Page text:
Relational Ambiguity

Welcome.

In one way or another you managed to end up here: reading this mass of jumbled letters. Because of the internet we have a relationship, though it’s one which falsifies ultimate reality. We are connected via Facebook or Twitter or Tumblr. When I write, I write as though I’m speaking to a friend; when you read, I assume you read as though you received a letter from a friend. Yet in our fast-paced, relationally ambiguous culture, we take this connection as a substitute for true friendship.

Is this how our culture has interpreted a connection with God?

Last night I caught up with a friend over the phone and we were talking about this concept of developing true intimacy with God. In our youth ministry, Fuse, our youth pastor Brad Cooper just started a new series titled Promise Maker, Promise KeeperHe expressed that we are the most skeptical generation because we’ve inherited a culture of broken promises. From parents who can’t stay together, to governments that use empty words to stir support, yet lack the follow-through.

Right now, I’m dealing with this very thing. How do I trust God when most of my past points to disappointment? It’s amazing to see that all throughout the Bible, not only does God make a bunch of promises to his kids, He also keeps them. For the purpose of this blog, I want to really highlight one specific promise in Psalm 37:4

Delight yourself in the Lord, and He will give you the desires of your heart.

Throughout most of my life, I have focused the majority of my prayers on the “desires of my heart” part. For the first time, I’m beginning to understand that it’s less about my heart’s desires and far more about the delighting in the Lord part.

But what does that even mean?

In chatting with Katie (my friend), she connected the dots in a lot of areas as to why it’s so difficult to really get tight with Jesus. The majority of our problem is the notion of proximity. We think that commenting on a status, or retweeting an idea really connects us to a person. We see pictures and feel part of the moment; we get depressed over someone else’s updates and get emotionally involved in political arguments because someone posted a picture of deforestation in Brazil. Being someone’s friend or follower is the ultimate achievement for some people. I’m sorry, but I can’t truly be expected to be real friends with 877 people.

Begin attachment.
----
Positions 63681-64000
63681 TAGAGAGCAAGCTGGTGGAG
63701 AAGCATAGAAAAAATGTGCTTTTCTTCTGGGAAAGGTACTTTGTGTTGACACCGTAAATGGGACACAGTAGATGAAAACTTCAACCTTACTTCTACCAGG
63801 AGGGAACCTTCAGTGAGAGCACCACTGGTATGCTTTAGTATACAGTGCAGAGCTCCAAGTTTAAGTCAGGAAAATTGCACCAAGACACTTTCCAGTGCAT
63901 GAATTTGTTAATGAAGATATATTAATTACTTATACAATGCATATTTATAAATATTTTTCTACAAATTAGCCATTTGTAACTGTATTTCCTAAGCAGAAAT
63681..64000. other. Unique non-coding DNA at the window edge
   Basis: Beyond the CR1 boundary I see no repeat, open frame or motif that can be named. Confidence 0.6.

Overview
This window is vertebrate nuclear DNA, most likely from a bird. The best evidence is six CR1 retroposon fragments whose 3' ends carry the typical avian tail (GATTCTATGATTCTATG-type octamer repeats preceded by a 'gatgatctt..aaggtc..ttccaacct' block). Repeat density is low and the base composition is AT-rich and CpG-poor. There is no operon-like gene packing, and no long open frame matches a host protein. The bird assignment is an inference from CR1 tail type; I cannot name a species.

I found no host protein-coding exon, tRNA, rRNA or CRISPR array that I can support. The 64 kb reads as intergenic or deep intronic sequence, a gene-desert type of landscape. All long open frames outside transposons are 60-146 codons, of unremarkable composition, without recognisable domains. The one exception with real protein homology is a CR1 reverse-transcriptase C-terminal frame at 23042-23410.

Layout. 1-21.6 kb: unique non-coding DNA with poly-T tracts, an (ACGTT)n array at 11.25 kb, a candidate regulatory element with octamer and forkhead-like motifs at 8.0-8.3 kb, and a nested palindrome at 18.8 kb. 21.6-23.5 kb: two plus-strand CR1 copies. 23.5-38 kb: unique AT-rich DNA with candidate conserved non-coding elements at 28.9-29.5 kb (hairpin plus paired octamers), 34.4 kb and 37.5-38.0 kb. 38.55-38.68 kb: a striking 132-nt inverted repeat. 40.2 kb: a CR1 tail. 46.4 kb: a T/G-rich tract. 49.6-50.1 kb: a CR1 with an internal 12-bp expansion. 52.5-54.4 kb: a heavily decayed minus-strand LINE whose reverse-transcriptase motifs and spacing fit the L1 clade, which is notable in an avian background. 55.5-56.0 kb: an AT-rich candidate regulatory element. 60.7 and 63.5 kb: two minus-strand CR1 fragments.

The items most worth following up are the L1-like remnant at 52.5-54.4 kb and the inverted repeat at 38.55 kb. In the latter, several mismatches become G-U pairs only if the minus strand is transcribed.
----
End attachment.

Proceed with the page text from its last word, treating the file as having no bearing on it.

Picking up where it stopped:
Isn’t that how it is with God most days? We have a Bible and read it sometimes. We sing songs and maybe hear an uplifting story or two and think, ya I know God. Yet when things don’t go our way or we really need something we get lost in confusion and wonder why this person we know would do such a thing. Do I really know Him? You can’t have a healthy marriage based off of text messages and Skype chats. If you’re trying to get to know someone, you have to see them in all circumstances. In joy, in trial, in fear, in peace. I’d give anything to spend quality time with my friends than just track their updates on Twitter. In fact, that just depresses me more because I’m not actually with them.

I’m sure God feels like that sometimes. We ask him for things, comment on His status updates, but we’re never really asking to spend time with Him. Of course He still loves us, but when we don’t get the things we want, we think differently. I looked up that word “Delight” in the Hebrew and it means “to be soft or pliable, that is…delicate.” The picture that first comes to mind is how I’ve seen some women act around their husbands when they really trust them. She wants to know everything about him. She wants him to lead. She wants to relax in his security. And that’s what God wants us to do.

He wants us to want to know Him.

It’s when we get close, when we stop allowing any room for confusion in our relationship, when we take time to know His heart that we begin to see what He desires. Often, those desires will become our own. We may even find that He did give us the longing for things and by getting close, He assures us that He will come through on those promises.

I can’t be Facebook friends with God. That isn’t how it works. I must be inseparable, completely connected, thoroughly at rest in His security. Relational ambiguity can’t exist with God when He is truly everything.

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